Some more political questions from a poet's point of view:
1. Because reporters don't seem to ask good questions anymore, why don't they ask candidates who their favorite poets are? Sure, it's irrelevant to the election, but so are most of the other questions. I figure Obama would answer straight-up. I think there's a 35% chance he'd say Langston Hughes, chiefyy for the sense of humor, not necessarily for the ethnicity. I figure the Clintons (plural) would stall, consult their team, do some polling, and then (if it were today) name a poet from Pennsylvania. I figure John McCain would get angry and hell at the reporter, "What kind of question is that?! Shut up!"
2. Why doesn't Ralph Nader run for mayor of a city first? Why does he always have to start at the top? How about mayor of Toledo? What if we made Ralph activist-poet-laureate?
3. Will the Dems manage to lose what most political scientists view as the easiest election to win in decades? Or should I ask, How will the Dems lose . . . .?
4. If "gay marriage" is, as some allege, a "threat" to heterosexual marriages [I still don't get how it could be a threat, and I'm still in search of one good example of such a threat], does it then follow, logically, that gay divorce would be a threat to traditional divorce and therefore an aid to traditional marriage, meaning we should make gay marriage legal so that gay divorce would be legal?
5. In the 2004 election, the GOPers allegedly used ballot initiatives on gay marriage to get out (so to speak) the vote on their behalf, in Ohio, for example. What ballot initiatives are they planning this Fall?
6. Instead of sending all taxpayers (in certain brackets) a $600 refund, why doesn't the government "bundle" that money and give it to the people who can't make their house payments?
7. What is one success Bush has had? I thought about this question hard, and I came up with the following: he has given a lot of money for AIDS relief in Africa (even though he insists on so-called abstinence programs). That's a good thing. I'm even willing to take the Iraq war off the table and say that people can agree to disagree about that. But leaving that off the table, what remains? Economy = bad. Environment = bad. Eroded civil liberties = bad (in my opinion). Foreign policy [even excepting Iraq] = bad. Support for veterans = bad. Energy = bad. Response to disasters [Katrina] = bad. Speeches = bad. Appointments = bad (strictly from a competence-angle). Polar bears = bad. Immigration = no policy one way or the other; a zero. Closing gap between rich and poor = bad. But I suppose some people want that gap to widen--I mean, seriously, from some kind of effed up philosophical point of view.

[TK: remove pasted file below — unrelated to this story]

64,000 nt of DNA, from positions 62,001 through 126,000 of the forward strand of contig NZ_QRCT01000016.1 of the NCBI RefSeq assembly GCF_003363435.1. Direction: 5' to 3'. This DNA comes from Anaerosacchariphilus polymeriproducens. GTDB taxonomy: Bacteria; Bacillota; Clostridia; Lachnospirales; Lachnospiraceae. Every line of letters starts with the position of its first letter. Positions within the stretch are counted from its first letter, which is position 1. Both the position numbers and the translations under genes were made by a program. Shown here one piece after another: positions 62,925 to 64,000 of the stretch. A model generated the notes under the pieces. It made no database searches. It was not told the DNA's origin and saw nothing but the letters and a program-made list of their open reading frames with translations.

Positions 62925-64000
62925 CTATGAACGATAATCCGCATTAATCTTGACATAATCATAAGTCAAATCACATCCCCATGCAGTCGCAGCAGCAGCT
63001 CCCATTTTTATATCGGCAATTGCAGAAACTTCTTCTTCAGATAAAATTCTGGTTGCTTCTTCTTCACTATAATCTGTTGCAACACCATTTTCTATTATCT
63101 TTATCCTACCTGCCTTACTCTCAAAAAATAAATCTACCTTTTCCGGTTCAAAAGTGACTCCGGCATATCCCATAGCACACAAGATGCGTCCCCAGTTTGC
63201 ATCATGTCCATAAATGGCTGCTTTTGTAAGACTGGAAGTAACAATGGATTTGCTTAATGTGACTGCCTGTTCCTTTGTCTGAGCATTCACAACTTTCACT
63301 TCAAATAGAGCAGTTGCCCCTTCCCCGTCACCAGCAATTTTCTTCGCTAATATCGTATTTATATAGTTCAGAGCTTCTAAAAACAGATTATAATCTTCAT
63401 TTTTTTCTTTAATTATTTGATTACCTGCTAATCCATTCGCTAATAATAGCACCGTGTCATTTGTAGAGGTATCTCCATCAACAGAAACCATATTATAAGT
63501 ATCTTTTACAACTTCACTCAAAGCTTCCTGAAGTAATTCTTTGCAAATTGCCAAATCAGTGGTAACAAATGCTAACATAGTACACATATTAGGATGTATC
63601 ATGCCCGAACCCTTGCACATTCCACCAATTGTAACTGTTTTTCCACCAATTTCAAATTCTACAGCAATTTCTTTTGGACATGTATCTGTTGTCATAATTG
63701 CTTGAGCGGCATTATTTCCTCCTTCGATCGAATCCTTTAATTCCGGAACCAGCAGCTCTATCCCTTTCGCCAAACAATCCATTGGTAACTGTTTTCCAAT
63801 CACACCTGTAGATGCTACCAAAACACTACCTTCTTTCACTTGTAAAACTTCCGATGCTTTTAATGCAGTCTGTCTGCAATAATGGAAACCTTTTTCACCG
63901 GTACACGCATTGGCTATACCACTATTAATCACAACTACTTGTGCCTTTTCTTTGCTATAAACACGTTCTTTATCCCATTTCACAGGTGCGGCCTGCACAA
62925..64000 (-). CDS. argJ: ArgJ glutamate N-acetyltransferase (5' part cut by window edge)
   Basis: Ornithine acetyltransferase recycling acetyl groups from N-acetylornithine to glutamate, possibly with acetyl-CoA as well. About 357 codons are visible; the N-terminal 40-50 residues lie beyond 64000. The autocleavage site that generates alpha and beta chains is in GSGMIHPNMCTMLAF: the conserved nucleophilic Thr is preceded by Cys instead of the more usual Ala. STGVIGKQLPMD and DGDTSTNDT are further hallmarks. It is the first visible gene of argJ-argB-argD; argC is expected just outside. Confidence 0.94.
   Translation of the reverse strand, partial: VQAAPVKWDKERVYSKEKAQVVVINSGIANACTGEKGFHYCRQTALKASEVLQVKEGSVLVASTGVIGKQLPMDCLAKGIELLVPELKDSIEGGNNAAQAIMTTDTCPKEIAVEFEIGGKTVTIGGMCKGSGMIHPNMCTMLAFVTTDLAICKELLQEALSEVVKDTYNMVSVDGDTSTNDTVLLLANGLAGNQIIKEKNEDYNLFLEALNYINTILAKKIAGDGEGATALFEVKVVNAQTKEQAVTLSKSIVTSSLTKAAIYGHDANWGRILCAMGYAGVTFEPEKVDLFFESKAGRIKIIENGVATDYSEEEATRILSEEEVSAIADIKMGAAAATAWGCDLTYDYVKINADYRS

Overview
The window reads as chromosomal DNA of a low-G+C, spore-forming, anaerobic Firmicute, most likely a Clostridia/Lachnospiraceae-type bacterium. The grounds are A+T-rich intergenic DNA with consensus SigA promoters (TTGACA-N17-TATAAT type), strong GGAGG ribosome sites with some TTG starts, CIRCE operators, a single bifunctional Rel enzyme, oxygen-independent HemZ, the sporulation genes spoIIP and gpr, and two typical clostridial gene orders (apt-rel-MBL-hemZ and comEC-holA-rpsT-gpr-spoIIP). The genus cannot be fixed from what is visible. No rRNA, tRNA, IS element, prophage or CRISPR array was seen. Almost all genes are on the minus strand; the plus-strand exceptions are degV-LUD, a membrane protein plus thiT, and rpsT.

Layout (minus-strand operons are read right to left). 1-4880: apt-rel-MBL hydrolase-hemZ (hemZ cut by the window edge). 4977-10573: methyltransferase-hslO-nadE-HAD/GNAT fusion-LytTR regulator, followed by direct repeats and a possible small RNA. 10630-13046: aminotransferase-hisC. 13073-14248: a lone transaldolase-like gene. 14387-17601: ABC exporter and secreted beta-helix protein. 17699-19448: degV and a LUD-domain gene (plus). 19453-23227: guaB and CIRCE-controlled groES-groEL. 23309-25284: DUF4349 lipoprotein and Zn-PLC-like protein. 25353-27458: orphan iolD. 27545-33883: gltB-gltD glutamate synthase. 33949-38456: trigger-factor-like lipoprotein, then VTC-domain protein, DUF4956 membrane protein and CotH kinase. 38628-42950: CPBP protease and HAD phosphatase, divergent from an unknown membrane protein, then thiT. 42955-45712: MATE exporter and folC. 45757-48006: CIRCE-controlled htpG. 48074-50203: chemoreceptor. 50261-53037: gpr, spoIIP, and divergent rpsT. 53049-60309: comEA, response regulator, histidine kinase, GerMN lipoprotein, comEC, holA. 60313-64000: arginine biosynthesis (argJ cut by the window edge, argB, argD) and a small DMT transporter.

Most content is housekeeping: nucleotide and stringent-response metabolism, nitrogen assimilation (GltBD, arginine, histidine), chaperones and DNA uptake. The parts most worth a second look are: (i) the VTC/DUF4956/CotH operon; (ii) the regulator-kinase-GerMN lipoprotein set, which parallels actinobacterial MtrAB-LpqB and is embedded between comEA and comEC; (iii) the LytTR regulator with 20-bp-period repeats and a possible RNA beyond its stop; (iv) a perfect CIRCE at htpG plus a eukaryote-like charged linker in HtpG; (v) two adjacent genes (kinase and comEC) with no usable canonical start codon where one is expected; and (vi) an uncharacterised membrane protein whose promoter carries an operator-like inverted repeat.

8. Would anyone be in favor of electing Obama, Clinton, and McCain and giving them each roughly 16 months in office? I guess we'd simply draw straws to see who started first. Or we could give each one 8 months and then hold a referendum to see if we wanted that person to continue. Why wait four years to see how bad things can get? Society moves at a much faster pace than it did in, say, 1808, so should we speed up the presidential cycle?
9. Did you get the sense, as I did when I watched Obama giving his speech on race, that he was thinking, "I can't believe I have to explain such simple things to [white] people"? I thought it was a great speech, but I did sense an understandable weariness on his part. A kind of "I thought we covered this already in high school history" feeling.
10. Is Obama essentially doing to the Clintons what Bill Clinton did to Bush I and Bob Dole? Hoisted on his [Bill's] own . . . ?
11. Who would be in favor of a heavy tax on presidential campaigns? Not on the people who give money, mind you, but on the candidates' campaign-machines. I'd put the money directly into Medicare, Social Security, and/or homeless programs. That way, society would benefit from each campaign, no matter what. And we'd take the money from them right away, before they spent it on attack-ads or whatever. Right off the top.
12. Does Congress matter anymore? Is it even logistically possible for any Congress to say No to any president at this point? Are we pretty much working with elected dictators at this point?